But back to the story. At Chiba Station, I transferred straight to the monorail. Discovered in the station that they’re running a stamp rally to encourage visitors to Chiba City – it comes with a little booklet filled with manga four-panel strips by Åsa Ekström, a Swedish manga writer living in Japan whose strips I’ve previously found on the internet and really enjoyed – I was quite surprised to find them illustrating an official Chiba City publication. Sadly, the rally is almost certainly intended to be done with the aid of a day pass on the monorail, and a whole day to do it in – while there was one stamp actually at Chiba Monorail Station, the other four were about a quarter-hour walk (each way) from their nearest monorail stations. Oh well, I still have the booklet. The booket’s in Japanese, which revealed to me that Åsa is not pronounced “Ah-sa” as I’d thought, but “Or-sa”
And I quite enjoyed the monorail too. Like the Shonan Enoshima Monorail, it runs over roadways, though no tunnels this time. Sometimes it runs quite a long way above the roads. A little difficult to take photos, though. Incidentally, at a length of 15.2km, it holds the Guinness World Record for the world’s longest suspended monorail.
Rode to the end of the line and back, before getting off at Tsuga Station, where the monorail intersected the JR trains again (if I went all the way back to Chiba, I was concerned I’d be told off for trying to get a free ride). Arriving on the platform, I found myself back in the Twilight Zone – the trains were late. Late! Only four minutes, but still. Near as I can tell, the Shonan-Shinjuku Line was shut down at little before 10am this morning due to a wire disconnecting, and the knock-on effects were spreading to every other train line in the Greater Tokyo Area, including the private lines. Not sure of any more specifics than that.
One thing I’d forgotten about but today was reminded of: the biggest, newest vending machines now have facial recognition technology. They ascertain your age and gender, factor in what the weather is like, and suggest a drink you might like to have. Fancy.
I sadly once again missed a direct train back to my hotel by mere minutes, because I was outside taking photos of the monorails passing overhead, but I soon got a train to Chiba, and fortunately still managed to make the connection to the Sobu (Rapid) train that was waiting. Hopped off at Bakurocho Station, and decided to take the exit further from my hotel so I could look for the station stamp – found it too, using up the very last page in my stamp book. Guess I can still use the inside back cover if I find one more stamp I’d really like to have.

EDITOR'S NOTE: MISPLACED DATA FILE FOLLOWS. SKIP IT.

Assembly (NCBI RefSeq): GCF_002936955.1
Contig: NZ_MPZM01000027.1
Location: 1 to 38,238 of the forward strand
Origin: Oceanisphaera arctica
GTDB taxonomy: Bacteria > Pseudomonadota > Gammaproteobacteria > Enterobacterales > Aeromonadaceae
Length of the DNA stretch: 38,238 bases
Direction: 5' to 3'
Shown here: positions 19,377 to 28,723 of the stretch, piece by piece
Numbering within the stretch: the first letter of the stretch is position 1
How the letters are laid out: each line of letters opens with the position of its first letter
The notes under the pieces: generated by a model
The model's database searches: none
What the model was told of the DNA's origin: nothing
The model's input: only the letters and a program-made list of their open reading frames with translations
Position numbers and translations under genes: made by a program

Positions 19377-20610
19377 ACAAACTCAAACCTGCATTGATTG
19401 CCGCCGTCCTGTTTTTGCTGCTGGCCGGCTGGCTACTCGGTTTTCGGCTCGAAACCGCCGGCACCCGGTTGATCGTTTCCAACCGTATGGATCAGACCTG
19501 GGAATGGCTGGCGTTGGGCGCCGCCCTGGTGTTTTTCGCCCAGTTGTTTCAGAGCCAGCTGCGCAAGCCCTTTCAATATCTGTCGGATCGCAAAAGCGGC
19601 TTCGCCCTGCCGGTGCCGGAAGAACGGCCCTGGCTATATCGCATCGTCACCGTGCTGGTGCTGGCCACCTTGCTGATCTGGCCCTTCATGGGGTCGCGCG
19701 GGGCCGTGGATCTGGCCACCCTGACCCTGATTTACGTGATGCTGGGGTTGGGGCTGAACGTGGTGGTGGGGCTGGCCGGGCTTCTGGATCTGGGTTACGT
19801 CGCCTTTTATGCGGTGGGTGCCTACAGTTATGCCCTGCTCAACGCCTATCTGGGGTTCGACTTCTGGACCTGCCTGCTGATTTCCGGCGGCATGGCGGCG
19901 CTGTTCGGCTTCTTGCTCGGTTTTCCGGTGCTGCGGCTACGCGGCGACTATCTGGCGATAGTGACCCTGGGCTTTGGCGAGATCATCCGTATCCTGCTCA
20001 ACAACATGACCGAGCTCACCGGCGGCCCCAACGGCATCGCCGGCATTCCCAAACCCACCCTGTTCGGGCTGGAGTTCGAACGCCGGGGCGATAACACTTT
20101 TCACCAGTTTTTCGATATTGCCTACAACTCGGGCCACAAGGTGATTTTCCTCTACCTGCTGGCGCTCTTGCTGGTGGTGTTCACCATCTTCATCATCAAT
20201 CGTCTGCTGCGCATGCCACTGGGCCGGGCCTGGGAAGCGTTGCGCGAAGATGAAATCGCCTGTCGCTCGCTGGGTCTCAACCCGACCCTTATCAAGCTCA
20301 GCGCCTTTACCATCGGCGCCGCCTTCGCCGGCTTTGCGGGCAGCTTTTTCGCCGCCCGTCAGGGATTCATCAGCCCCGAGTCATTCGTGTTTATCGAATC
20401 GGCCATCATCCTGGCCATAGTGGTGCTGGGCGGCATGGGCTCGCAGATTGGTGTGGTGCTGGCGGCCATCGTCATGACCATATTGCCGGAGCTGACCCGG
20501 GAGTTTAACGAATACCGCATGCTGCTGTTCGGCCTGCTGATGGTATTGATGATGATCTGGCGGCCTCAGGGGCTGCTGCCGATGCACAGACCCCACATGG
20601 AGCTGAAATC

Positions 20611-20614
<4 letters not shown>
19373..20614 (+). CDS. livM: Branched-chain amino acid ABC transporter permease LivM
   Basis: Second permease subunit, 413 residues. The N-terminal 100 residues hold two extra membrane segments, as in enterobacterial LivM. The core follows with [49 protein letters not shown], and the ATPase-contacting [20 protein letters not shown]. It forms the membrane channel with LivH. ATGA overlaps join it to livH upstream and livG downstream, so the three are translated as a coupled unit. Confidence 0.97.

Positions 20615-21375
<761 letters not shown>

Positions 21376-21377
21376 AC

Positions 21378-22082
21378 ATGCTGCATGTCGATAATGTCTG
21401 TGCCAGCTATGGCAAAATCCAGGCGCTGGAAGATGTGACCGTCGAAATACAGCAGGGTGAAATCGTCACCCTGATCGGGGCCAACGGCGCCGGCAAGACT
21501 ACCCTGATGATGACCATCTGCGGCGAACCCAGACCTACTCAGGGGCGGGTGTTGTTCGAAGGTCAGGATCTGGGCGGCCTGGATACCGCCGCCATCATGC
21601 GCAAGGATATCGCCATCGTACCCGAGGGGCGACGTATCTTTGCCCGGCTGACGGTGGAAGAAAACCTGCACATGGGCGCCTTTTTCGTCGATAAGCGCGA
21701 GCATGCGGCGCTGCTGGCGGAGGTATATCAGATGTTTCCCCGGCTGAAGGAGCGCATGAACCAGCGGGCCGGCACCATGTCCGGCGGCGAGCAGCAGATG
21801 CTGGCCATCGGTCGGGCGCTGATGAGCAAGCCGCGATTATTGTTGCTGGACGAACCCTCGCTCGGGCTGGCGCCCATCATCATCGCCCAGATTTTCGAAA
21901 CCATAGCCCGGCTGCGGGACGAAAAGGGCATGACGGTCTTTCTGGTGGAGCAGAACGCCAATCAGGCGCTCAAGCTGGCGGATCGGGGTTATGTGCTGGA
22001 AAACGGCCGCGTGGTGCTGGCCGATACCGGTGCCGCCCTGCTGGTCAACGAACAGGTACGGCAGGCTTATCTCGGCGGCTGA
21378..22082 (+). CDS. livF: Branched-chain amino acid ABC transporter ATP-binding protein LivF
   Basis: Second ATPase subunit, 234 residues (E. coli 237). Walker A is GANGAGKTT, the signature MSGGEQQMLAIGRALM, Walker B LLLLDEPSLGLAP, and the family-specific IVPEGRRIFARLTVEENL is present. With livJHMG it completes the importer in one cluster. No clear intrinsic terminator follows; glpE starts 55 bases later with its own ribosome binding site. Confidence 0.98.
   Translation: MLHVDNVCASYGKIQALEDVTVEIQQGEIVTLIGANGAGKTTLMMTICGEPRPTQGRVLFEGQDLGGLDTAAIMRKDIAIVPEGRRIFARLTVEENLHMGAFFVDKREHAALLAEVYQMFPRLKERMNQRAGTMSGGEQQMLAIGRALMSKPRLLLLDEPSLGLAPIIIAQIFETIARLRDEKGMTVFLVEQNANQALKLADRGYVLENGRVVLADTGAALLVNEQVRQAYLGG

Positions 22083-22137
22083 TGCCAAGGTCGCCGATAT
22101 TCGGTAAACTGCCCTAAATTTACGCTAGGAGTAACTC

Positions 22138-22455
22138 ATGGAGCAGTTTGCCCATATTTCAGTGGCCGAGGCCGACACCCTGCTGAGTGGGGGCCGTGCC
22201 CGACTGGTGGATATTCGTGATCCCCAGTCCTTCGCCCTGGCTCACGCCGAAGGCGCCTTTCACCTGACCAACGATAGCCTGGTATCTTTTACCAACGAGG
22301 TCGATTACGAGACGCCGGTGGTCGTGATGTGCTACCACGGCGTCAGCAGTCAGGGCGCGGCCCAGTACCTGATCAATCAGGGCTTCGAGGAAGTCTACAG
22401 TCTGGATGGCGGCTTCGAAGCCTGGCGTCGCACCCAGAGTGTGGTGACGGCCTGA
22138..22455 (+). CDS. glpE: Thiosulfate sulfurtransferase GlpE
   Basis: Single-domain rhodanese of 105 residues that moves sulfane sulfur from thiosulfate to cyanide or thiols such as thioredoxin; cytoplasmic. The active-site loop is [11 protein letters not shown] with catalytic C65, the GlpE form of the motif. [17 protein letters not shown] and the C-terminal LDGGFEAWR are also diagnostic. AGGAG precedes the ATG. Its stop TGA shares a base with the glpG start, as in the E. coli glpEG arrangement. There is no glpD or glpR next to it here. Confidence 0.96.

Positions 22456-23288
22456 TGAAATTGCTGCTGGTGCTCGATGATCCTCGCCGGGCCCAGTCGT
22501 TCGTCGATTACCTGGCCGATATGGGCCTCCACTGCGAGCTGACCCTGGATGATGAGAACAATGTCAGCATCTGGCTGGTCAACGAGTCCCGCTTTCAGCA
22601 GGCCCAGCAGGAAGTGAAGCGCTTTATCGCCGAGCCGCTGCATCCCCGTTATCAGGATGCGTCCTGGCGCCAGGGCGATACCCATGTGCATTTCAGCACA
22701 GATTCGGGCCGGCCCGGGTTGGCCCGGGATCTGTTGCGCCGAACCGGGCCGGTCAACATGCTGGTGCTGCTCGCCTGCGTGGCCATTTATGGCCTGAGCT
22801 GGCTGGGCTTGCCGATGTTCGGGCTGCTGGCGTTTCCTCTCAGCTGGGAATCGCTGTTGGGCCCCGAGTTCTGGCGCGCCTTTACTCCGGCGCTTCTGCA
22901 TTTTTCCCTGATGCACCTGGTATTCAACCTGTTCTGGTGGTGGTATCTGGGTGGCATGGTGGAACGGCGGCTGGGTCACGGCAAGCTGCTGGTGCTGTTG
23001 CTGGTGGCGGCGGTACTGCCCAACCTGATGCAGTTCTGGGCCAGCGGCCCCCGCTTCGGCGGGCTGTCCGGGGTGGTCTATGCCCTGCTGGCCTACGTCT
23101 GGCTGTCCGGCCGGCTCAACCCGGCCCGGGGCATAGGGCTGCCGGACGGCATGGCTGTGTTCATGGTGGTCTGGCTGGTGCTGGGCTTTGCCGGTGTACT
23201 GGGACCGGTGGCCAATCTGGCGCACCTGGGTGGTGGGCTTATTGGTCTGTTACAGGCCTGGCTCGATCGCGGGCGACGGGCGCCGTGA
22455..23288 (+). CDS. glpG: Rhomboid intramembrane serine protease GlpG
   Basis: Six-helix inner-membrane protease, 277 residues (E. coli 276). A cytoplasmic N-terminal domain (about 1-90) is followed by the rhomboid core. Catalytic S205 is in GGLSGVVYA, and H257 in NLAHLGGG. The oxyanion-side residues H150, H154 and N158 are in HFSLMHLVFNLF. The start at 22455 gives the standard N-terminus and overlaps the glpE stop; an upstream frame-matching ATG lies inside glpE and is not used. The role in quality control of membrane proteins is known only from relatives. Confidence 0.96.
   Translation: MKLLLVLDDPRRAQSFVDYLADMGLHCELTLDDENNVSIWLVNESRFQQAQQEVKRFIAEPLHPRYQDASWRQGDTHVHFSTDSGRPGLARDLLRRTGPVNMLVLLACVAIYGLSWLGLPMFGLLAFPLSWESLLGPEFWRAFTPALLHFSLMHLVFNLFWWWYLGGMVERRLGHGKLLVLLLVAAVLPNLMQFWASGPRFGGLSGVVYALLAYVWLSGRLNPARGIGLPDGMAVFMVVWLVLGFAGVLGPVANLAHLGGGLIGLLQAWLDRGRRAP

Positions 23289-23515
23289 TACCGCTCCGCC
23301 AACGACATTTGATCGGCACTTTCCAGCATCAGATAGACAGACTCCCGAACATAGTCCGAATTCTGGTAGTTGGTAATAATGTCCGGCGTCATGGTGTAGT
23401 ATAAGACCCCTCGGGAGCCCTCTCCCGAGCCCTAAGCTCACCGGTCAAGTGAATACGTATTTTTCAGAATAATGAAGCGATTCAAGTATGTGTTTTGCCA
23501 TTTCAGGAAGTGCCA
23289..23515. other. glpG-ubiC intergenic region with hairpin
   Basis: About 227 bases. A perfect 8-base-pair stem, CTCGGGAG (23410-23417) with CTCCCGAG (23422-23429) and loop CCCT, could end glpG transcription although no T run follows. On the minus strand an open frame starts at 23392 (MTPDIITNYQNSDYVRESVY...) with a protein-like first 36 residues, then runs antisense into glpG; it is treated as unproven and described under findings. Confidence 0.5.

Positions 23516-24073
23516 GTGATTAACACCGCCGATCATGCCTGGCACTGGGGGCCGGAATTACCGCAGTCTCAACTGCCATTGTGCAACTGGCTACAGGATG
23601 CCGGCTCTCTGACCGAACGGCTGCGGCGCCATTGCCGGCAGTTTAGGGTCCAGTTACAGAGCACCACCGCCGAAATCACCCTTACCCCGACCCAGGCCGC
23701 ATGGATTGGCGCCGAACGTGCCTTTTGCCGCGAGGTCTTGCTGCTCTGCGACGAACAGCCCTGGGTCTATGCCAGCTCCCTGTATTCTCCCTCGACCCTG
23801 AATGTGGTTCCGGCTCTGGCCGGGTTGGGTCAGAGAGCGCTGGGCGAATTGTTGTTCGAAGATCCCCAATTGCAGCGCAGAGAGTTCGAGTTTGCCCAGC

Strolled back towards the hotel looking for somewhere to have dinner, but I didn’t find anything. I did pause on an overpass for some time-lapse photography, though.
I kept going past the hotel, and crossed over the Kanda River to Asakusabashi Station, the other JR station that’s near my hotel – reasoning (correctly, as it turned out) there’d be a whole bunch of food places under the tracks. I eventually decided to eat at Gindaco Teppan Dojo, a place where they make okonomiyaki and takoyaki and whatnot. Or to be more precise, they give you the ingredients, and you make it, on a hotplate (i.e. a teppan) embedded in the table.
Or at least, that’s the theory, but I think the staff took pity on me and cooked it for me, at my table. I ordered monjayaki, which is essentially Tokyo-style okonomiyaki – similar ingredients, but more runny and doesn’t form into a solid pancake. Not too bad. Wasn’t sure if monjayaki takes the usual okonomiyaki condiments, so I left them off, but it could possibly have done with them. They gave me the tiniest spatula to eat it with, though. Like, so small I could only hold it with three fingers.
Headed back to the hotel to do some washing. And also, pack – tonight’s my last night before I head back to Australia. Awwww. On the plus side, the flight isn’t until 10pm, so I can still get an entire day’s sightseeing in first. Yay!
Today’s photo count: Six hundred and six
Today’s pedometer count: 12,213 steps, for 9.1km.
Today’s goshuin count: Well, I had been hoping to get one at Nihon-ji, on Nokogiriyama. So no, none.
Today’s stamp count: Five. Shinagawa Station, three from Tokyo Wan Ferry (one at each port and one on the ship itself), and Bakurocho Station, which finished off the book. Plus the one from Chiba Urban Monorail, but that’s on the back of the stamp rally booklet. I did see one at the Nokogiriyama Ropeway station, bit I decided to save the last page for something more special.